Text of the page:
“Attending a doctor’s appointment should be a safe and confidential space, free from judgment,” Atkinson says. “It is distressing that [TikTok] has been skewed by individuals using the platform to miscommunicate or misinform — unfortunately, this is a common practice with the rise of social media.”
For marginalized people who are used to being disbelieved by doctors, seeing this dynamic online is nothing shocking. “It doesn’t make the marginalized fear going to the doctor more; it confirms our fear,” Barbarin says.
Weight stigma, racism, and sexism, as well as other forms of discrimination, can seep into healthcare settings and prevent people from getting necessary care. TikTok just happens to be the platform of the moment, which is why these videos seem so prevalent.
But it’s also the comedic nature of TikTok that makes this trend more unnerving.
While Twitter, Facebook, and even Instagram can take an earnest tone, TikTok is decidedly geared toward more lighthearted and funny content. It’s not simply a doctor accusing a patient of exaggerating in a text post — it’s a video where a doctor is accusing a patient of exaggerating while lip-syncing to Ariana Grande.
For patients who have been discriminated against, Barbarin says, turning this mockery into a joke is all the more infuriating.
What’s more, TikTok’s verification system is based more on popularity and clout. Anybody could buy a stethoscope from the dollar store and pose as a medical professional on the app. TikTok makes it hard to figure out whether a user is really who they say they are.
TikTok may not have created the issue of prejudice in healthcare, but it certainly shines a light on the problem. The mockery is no longer happening behind closed doors, and the misinformation isn’t simply handed from the doctor to one patient.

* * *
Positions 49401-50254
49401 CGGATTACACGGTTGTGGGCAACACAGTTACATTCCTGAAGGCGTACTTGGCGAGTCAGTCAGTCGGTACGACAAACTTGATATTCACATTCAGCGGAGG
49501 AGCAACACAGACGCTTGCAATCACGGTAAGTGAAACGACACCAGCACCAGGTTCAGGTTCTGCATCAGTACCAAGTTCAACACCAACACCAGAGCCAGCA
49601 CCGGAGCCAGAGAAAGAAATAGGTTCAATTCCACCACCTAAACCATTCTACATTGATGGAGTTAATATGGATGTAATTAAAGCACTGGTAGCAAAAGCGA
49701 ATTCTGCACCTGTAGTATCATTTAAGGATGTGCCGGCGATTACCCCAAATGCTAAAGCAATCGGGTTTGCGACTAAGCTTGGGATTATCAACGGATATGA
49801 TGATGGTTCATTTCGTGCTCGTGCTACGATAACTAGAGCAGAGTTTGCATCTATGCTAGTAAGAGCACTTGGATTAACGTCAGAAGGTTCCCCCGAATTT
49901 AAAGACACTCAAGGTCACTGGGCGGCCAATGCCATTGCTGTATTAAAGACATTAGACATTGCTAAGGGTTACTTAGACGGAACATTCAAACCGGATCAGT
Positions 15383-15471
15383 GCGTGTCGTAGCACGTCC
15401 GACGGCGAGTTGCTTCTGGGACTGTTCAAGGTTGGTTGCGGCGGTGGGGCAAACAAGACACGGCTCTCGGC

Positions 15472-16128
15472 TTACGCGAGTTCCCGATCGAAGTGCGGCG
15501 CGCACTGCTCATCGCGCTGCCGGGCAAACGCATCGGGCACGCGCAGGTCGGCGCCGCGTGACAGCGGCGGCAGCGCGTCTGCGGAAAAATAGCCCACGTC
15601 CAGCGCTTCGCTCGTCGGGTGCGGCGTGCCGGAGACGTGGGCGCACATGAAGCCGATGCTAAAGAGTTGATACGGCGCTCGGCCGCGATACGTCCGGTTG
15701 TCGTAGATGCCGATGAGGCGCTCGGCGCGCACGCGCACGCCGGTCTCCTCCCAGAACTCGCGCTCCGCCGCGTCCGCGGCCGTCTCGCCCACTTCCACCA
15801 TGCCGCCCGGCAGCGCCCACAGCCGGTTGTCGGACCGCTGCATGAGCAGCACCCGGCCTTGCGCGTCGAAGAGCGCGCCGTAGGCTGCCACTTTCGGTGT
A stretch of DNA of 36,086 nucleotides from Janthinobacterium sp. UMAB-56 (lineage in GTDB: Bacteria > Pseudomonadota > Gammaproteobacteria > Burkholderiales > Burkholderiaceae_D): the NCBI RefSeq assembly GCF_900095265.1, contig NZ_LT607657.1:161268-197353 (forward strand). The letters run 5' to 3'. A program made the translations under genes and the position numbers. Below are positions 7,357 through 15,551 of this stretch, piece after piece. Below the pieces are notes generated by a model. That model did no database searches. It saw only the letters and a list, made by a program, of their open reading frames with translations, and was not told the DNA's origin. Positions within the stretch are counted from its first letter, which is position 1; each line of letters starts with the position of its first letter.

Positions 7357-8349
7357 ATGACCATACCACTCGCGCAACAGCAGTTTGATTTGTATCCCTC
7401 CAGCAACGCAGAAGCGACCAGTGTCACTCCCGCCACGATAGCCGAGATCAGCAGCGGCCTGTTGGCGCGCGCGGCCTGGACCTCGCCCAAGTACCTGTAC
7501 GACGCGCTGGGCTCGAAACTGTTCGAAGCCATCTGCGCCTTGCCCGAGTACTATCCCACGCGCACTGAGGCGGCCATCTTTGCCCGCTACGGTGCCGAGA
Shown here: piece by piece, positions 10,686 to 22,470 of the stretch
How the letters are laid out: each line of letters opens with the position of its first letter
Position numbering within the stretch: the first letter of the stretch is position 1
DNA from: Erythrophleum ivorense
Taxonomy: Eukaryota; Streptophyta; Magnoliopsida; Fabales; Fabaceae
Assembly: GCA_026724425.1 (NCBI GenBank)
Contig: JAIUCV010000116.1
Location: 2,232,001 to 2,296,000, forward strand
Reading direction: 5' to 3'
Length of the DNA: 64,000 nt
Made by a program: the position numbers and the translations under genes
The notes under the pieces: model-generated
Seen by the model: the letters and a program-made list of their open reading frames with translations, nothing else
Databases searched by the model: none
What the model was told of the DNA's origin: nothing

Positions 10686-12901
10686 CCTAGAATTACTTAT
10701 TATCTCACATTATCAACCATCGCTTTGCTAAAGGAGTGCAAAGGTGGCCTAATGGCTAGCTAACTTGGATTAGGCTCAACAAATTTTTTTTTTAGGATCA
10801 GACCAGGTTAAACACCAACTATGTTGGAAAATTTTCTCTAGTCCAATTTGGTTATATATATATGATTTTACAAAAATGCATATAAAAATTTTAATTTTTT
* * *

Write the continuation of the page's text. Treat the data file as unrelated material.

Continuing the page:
And Barbarin says these TikToks have kicked off conversations about medical malpractice.
“I’m glad for these videos in a way, because people otherwise don’t believe you when you say that doctors have mocked your pain or told you that you were faking,” Barbarin says. “It also showed the volume of the issue. The only reason why #PatientsAreNotFaking was so successful is because a lot of people had those experiences.”
The nature of the internet means controversial videos are more likely to go viral than ones that simply offer true, helpful information. But that doesn’t mean helpful TikToks aren’t out there. TikTok can be a great way to reach people — especially younger people — and share vital health information.
In fact, Barbarin says, there is space for healthcare professionals to challenge the discrimination shown by their colleagues — something some medical TikTokkers are already doing. Marginalized users, especially, are calling out and debunking certain misinformation shared on medical TikToks.
“I think the real opportunity here is to break down your own biases in front of the camera,” Barbarin says. “If you come to some kind of realization about medical care and marginalized people, you need to say that out loud. Not many people see that sort of accountability and responsibility from people in a profession that’s so revered.”
“Using TikTok to debunk medical myths, and speak to its users in a way they can understand about medical problems they may be worried about, is great,” says Atkinson. “It’s important to praise those who are creating this content for a younger audience as much as highlighting those who create misinformed videos.”
Controversial medical TikToks are highlighting a problem that has existed for decades — centuries, even. Let’s hope they can highlight a potential solution too.
Siân Ferguson is a freelance writer and journalist based in Grahamstown, South Africa. Her writing covers issues relating to social justice and health. Find her on Twitter.